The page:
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Dr. Clete Kushida discusses sleep issues in seminar on Management of Common Sleep Problems

Neurologist describes consequences of sleep loss

(MANAT KAUR/The Stanford Daily)

Neurologist and psychiatry professor Dr. Clete Kushida spoke to more than 120 people Wednesday about common sleep disorders and the importance of sleep.

The talk took place at the Stanford Blood Center in Palo Alto — a part of Café Scientifique, an international network of informal groups that organize events highlighting science and research in local communities.

Kushida, who is also the medical director of Stanford Sleep Medicine and the Founding President of the World Sleep Society, addressed the latest methods to diagnose sleep disorders as well as standard and novel treatments for them. These treatments include Continuous Positive Airway Pressure (CPAP) machines to control airway pressure, mouthguards to keep the airway from collapsing and an electrode machine to stimulate the airway muscles and prevent them from closing.

In his presentation, Kushida shared that about 36 percent of young adults suffer from secondary to chronic sleep deprivation, and when the total sleep time in young adults is reduced by one to one and a half hours, their objective alertness can drop as much as 33 percent.

He said that the most common sleep condition seen in college students is Delayed Sleep Phase Syndrome. When afflicted by the Syndrome, a person falls asleep two or more hours past the common sleep time.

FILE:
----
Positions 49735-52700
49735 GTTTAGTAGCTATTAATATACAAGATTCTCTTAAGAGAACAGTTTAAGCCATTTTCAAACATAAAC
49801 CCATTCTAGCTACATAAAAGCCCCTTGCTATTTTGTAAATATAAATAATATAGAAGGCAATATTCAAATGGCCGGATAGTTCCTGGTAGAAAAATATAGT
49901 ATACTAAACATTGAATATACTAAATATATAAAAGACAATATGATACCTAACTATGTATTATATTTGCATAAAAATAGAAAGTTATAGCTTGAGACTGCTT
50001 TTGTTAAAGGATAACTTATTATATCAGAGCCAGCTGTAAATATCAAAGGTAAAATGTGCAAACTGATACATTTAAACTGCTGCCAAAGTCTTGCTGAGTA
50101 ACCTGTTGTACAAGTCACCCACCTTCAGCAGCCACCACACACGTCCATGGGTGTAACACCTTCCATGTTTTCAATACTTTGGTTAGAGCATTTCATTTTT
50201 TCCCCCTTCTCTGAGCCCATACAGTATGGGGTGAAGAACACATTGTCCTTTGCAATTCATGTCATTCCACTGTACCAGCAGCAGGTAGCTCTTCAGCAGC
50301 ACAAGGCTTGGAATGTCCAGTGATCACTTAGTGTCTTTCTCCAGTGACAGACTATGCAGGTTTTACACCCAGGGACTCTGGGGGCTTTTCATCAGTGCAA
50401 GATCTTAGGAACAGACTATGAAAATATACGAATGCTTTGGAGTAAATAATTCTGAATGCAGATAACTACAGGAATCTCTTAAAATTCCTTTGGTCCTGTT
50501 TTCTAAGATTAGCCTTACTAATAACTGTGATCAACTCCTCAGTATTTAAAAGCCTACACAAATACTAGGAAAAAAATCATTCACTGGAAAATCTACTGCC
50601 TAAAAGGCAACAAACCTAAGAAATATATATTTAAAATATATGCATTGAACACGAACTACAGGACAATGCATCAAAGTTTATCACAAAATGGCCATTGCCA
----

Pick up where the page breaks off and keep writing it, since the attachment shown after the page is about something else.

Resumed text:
According to Kushida, this can subsequently lead to “daytime drowsiness and lowered cognitive performance.”

Adults should sleep seven or more hours per night for optimal health, according to Kushida. He said that sleeping less than this amount on a regular basis can lead to obesity, diabetes, hypertension, heart diseases, stroke and depression. It can also lead to a lower immune function, impaired performance and greater risk of accidents.

“I learned that sleep is the basis of all daily function,” 14-year-old audience member Cary Lai said.

Kushida also discussed two other underlying causes of sleep deprivation: sleep apnea and insomnia. Sleep apnea, a condition affecting 24 percent of men and 9 percent of women in which the nasal airway gets constricted causing a lack of oxygen flow to the brain, can lead to an individual waking up hundreds of times per night to gasp for air.

Kushida debunked the myth that sleep apnea is present only in those who are obese, instead focusing on the dangers of leaving it ignored. Obstructive sleep apnea can lead to heart attacks, strokes and even cardiac arrest, according to Kushida.

“Not treating sleep apnea can dramatically increase mortality, especially cardiovascular mortality,” Kushida said.

Insomnia, according to Kushida, comes in two forms: “idiopathic,” which can afflict the patient throughout his or her lifetime, and “psychophysiological,” which is caused by habits that prevent patients from falling asleep, and can be triggered by lifestyle changes.

“Trauma, such as loss of job and divorce, can affect brain chemistry, which can lead to chronic insomnia if not treated,” Dr. Kushida said.

Several people at the event were there to learn about the latest research in sleep. Dr. Avinash Patil of University of California, San Francisco, came to understand the relationship between sleep and mental disorders.

“In psychiatric patients, in addition to mental health, their sleep pattern changes,” Patil said. “[In the seminar] I learned about new techniques and new devices that can be used for managing sleep.”

Victoria Somerville, Marketing Specialist at the Stanford Blood Center and the organizer of the event for Café Scientifique, was pleased at the turnout and how strongly the topic of sleep resonated with the community.

“Everyone needs [sleep] and most people don’t get enough of it,” Somerville said.

 

Contact Manat Kaur at manat ‘at’ object.live.

 

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